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Analysis of Marks Gospel

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This research assignment aims to analyse and interpret an influential part of the New Testament – Mark’s Gospel. An analysis of Mark and his community will be discussed as well as interpreting Jesus’ teachings and his significant theme of Discipleship as it was then and in present society.

A Gospel in general, is a textual document written in narrative form of the good news and teachings proclaimed by Jesus to announce the power of God. Mark’s Gospel is one of four others (Matthew, Luke and John), where each Gospel has its differences in structure, language and theological slants. Mark’s Gospel is divided into three main sections: The Ministry of Jesus, Jesus’ prologue of foretelling his Passion, and his Passion and Death. Mark set out on a mission of God to carry on the word of Jesus with Paul, where Mark was traditionally known to be closely linked to one of Jesus’ disciples – Peter, which many of the stories in the Gospel relate to his perspective and point of view. Much of Mark’s stories may have originated from Peter through oral transfer (as it was common in those times) and discussions with Paul, as well as accounts from the Old Testament.

Mark’s community mainly consisted of Gentiles who lived in Rome as opposed to Jesus followers in Israel who were Jews. Gentiles are classified as people of any religion that are not Jewish, and of non-Jewish origins such as the Romans. In particular the Roman Centurion (army officer) who professed that Jesus was truly the Son of God (15:39), is one of many reasons that suggest Mark’s community to be Gentile. This is a significant part in the Passion narrative, as the Centurion – being a Gentile is one of the first people to have faith and believe in Jesus after his death, which is relevant to the Kingdom of God. Also, many of Jewish customs are explained for non-Jewish followers as well as Mark’s translation of Latin words written in Greek (Mark: A Gospel for Today, 1989). Mark’s community endured much suffering under the reign of the Roman Emperor Nero that was persecuting Christians for practicing their Monotheistic faith and preaching the word of Jesus. For Mark’s community, in continuing the word of Jesus and to spread the good news, the people faced many difficulties as to convert to Christianity. These barriers included the geographical differences of Rome and Jerusalem as well as having their own opinions...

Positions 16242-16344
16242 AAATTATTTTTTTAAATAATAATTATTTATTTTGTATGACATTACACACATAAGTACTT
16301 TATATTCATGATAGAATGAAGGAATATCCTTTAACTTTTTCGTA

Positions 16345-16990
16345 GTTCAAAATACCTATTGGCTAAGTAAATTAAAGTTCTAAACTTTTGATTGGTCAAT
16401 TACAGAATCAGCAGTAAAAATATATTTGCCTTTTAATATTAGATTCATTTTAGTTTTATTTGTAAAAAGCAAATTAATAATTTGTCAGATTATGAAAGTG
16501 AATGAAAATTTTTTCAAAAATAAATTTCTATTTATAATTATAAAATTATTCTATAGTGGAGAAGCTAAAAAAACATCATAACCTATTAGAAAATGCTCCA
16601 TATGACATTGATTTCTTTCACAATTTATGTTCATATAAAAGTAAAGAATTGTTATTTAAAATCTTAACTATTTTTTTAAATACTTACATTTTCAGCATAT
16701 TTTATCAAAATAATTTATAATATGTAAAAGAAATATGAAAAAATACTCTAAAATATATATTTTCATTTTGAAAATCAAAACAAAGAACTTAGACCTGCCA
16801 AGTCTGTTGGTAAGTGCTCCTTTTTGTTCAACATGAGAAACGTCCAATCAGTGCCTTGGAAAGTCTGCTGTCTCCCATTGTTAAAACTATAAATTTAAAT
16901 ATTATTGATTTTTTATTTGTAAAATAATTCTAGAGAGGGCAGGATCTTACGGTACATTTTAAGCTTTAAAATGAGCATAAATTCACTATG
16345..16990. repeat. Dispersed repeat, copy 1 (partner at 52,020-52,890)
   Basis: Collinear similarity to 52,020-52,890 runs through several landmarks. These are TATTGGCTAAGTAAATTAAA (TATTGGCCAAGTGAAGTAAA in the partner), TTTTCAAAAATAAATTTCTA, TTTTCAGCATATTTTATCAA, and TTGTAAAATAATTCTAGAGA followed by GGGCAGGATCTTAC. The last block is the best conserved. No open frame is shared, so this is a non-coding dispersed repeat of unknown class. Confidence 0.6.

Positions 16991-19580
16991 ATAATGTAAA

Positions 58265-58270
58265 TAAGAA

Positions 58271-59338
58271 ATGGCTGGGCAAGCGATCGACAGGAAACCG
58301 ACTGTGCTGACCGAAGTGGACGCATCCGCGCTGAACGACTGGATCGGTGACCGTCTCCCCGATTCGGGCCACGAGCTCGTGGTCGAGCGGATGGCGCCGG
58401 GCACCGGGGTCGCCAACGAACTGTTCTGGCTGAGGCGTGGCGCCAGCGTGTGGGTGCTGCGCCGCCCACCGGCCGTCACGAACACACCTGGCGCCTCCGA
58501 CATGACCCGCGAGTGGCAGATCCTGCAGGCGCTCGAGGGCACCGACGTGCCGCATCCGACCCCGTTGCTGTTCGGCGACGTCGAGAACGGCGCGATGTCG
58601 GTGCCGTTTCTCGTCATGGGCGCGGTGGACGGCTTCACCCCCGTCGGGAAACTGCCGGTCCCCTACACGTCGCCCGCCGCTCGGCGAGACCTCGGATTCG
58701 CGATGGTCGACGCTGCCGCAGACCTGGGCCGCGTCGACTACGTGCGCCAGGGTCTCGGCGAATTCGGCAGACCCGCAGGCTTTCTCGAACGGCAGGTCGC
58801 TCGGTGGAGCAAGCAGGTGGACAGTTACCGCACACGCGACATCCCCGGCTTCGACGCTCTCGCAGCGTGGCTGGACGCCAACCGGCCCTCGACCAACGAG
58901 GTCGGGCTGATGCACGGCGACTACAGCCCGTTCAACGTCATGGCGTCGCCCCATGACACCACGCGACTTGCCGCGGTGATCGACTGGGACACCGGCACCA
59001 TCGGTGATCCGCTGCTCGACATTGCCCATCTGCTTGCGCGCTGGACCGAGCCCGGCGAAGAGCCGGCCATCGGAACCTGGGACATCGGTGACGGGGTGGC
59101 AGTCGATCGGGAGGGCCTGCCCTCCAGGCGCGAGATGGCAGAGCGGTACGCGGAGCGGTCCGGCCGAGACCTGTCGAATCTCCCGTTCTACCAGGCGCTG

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...l their possessions behind to follow Jesus. Though Discipleship does not result in poverty, but living a true live in accordance with God, and the Messiah. However, recontextualised in modern contexts - priests have also undergone this concept and discarded monetary values to serve under the authority of Jesus and to spread the good news and give guidance to those who are lost, just as Jesus’ disciples did. Nevertheless, this does not stipulate the right for people in such high ranks of ‘Holiness’ to exclude or criticize others’ views, and to make unaccountable judgments on the behalf of God. We should persist on the tolerance and respect of other’s viewpoints. This theme also gives hope to ‘Jesus Followers’ that it is not the end for God’s people.

Written By: Marcus Huynh Copyright

Bibliography:

Danes, Christopher & Simon. (1989) Mark: A Gospel for Today. Lion Publishing, England.

Geddes, Gordon & Griffiths, June. (2001) St. Mark’s Gospel. Heinemann Publishing, Melbourne.

Cooper, Robin. (1970) Mark’s Gospel: An Interpretation for Today. Hodder & Stoughton, Abington.

Available: http://homepage.ntlworld.com/rsposse/marcanpassrb.htm. Last Accessed 22/05/05
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